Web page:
One important feature of this study is that the observed increase in the levels of O-GlcNAcylation of 85 peptides corresponding to 65 protein (5 peptides corresponding to four proteins exhibited decreased levels of O-GlcNAcylation) occurred within only 3 h of TG administration. These peptides/proteins are likely the most sensitive to changes of OGA/OGT activities and/or substrates in response to intracellular and extracellular stimuli. It is also of interest that pharmacological inhibition of OGA affects a sub-O-GlcNAc proteome suggesting the potential for selectivity in its mechanisms of action. Despite that these highly dynamic changes are likely to be the “first responders.” they have been often ignored in studies of pathologies associated with altered levels of O-GlcNAcylation. The numbers of O-GlcNAc modification sites on a given protein range from 0 to over 50 on different proteins. The implications for the impact of the O-GlcNAcylation pathway on the network of pathway in the brain is still poorly understood. Determining how different O-GlcNAcylated proteins in different regions of the brain impact neuronal function and survival will be important for understanding cognition and neurodegeneration. Future studies will define the role of O-GlcNAcylation in neuronal function as well as in aging and neurodegenerative disease pathogenesis.
Data Availability Statement
The raw datasets presented in this study can be found in online repositories. The names of the repository/repositories and accession number(s) can be found below: Massive.ucsd.edu with accession: MSV000088053. The data will also be available through ProteomeXchange with accession: PXD028204.
The animal study was reviewed and approved by UAB IACUC.
SW, XO, WW contributed to data generation. VH, MJ, BC, AJ, W-JQ, JC, VDU and JZ contributed to data analyses. VH, VDU and JZ wrote the manuscript. All authors edited and reviewed the manuscript.
This work was supported in part by UAB Nathan Shock Center P30 AG050886 (VDU, JZ), R01 DK122160 (WJQ), R56AG060959 (JCC and JZ), and I01 BX-004251-01 (JZ).
Conflict of Interest
The authors declare that the research was conducted in the absence of any commercial or financial relationships that could be construed as a potential conflict of interest.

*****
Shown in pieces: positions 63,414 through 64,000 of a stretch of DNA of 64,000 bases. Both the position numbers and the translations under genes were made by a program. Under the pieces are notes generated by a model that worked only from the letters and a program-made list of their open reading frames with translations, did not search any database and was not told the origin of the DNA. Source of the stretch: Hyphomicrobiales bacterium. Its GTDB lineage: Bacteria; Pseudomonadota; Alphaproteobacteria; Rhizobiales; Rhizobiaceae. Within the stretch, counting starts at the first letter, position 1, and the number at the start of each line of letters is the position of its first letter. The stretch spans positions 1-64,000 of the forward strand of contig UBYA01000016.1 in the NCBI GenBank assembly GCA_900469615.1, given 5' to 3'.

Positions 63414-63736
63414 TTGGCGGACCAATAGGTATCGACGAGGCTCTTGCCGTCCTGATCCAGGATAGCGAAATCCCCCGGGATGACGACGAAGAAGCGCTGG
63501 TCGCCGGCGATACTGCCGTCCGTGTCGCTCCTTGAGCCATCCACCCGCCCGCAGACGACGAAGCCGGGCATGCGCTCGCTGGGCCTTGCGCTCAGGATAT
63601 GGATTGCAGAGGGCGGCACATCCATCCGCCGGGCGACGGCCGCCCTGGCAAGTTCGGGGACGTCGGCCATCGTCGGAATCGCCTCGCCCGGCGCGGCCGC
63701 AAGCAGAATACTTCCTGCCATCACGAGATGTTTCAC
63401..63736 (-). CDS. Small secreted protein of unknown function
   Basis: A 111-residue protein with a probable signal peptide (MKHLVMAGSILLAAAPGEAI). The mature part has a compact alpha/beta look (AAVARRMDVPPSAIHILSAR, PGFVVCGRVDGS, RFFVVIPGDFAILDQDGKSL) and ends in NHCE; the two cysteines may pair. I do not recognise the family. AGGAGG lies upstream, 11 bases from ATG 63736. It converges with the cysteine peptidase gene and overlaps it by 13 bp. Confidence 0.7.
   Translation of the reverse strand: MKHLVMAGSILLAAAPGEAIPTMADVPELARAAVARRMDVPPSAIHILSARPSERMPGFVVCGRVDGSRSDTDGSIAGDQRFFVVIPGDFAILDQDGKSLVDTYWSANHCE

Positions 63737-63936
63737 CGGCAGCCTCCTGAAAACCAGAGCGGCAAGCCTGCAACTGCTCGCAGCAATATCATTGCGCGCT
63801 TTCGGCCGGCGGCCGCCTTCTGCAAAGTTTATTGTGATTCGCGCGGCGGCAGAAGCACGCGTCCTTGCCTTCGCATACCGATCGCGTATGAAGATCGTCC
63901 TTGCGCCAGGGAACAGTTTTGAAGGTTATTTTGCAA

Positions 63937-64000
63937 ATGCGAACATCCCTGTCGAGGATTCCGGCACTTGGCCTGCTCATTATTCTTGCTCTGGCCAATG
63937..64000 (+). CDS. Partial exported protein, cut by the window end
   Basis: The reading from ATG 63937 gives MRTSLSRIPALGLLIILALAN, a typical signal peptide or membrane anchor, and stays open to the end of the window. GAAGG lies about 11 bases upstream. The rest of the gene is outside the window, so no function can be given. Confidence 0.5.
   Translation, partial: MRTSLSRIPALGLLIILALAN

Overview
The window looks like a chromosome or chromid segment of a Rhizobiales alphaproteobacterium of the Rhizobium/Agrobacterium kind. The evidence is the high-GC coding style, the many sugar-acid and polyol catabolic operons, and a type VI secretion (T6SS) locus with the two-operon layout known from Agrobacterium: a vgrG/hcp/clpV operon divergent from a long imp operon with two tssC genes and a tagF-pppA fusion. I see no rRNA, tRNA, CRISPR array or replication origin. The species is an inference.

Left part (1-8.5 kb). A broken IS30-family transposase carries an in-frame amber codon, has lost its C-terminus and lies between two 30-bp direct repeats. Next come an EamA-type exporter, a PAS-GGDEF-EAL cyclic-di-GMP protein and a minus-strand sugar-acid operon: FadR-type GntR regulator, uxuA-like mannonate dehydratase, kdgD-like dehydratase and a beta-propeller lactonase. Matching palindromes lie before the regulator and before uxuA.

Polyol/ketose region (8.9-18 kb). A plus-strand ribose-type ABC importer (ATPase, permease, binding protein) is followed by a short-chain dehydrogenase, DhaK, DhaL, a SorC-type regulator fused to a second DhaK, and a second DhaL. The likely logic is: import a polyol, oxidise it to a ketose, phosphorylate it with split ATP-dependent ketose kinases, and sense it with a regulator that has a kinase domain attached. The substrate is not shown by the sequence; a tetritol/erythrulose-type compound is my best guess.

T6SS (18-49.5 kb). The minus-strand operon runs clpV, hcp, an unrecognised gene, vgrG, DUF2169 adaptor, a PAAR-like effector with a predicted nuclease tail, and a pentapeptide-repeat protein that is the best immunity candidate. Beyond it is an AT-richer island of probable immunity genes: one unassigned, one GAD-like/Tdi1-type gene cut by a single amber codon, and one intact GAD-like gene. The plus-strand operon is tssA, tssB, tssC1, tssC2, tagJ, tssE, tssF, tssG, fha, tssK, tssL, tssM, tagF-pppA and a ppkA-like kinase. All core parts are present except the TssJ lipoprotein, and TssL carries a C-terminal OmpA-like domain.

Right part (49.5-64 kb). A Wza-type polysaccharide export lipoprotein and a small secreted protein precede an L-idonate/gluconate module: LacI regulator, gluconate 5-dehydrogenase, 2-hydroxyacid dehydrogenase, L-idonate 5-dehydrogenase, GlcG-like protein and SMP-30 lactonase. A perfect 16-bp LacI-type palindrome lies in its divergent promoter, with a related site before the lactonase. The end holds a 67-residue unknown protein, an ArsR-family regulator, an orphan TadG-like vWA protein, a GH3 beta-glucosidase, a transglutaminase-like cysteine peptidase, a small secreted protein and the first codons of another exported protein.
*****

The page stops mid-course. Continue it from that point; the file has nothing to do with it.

All claims expressed in this article are solely those of the authors and do not necessarily represent those of their affiliated organizations, or those of the publisher, the editors and the reviewers. Any product that may be evaluated in this article, or claim that may be made by its manufacturer, is not guaranteed or endorsed by the publisher.
Mass spectrometry-based proteomics described herein was performed in the Environmental Molecular Sciences Laboratory, Pacific Northwest National Laboratory, a national scientific user facility sponsored by the Department of Energy under Contract DE-AC05-76RL0 1830.
The Supplementary Material for this article can be found online at: https://www.frontiersin.org/articles/10.3389/fragi.2021.757801/full#supplementary-material
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Keywords: OGA, O-GlcNAc, thiamet G, mass spectrometry, PICALM, DnaJC6
Citation: Huynh VN, Wang S, Ouyang X, Wani WY, Johnson MS, Chacko BK, Jegga AG, Qian W-J, Chatham JC, Darley-Usmar VM and Zhang J (2021) Defining the Dynamic Regulation of O-GlcNAc Proteome in the Mouse Cortex---the O-GlcNAcylation of Synaptic and Trafficking Proteins Related to Neurodegenerative Diseases. Front. Aging 2:757801. doi: 10.3389/fragi.2021.757801
Received: 12 August 2021; Accepted: 14 September 2021;
Published: 29 September 2021.
Edited by:Xuejun Wang, University of South Dakota, United States
Reviewed by:Junfeng Ma, Georgetown University, United States
Gerald W. Hart, University of Georgia, United States
Copyright © 2021 Huynh, Wang, Ouyang, Wani, Johnson, Chacko, Jegga, Qian, Chatham, Darley-Usmar and Zhang. This is an open-access article distributed under the terms of the Creative Commons Attribution License (CC BY). The use, distribution or reproduction in other forums is permitted, provided the original author(s) and the copyright owner(s) are credited and that the original publication in this journal is cited, in accordance with accepted academic practice. No use, distribution or reproduction is permitted which does not comply with these terms.
*Correspondence: Jianhua Zhang, email@example.com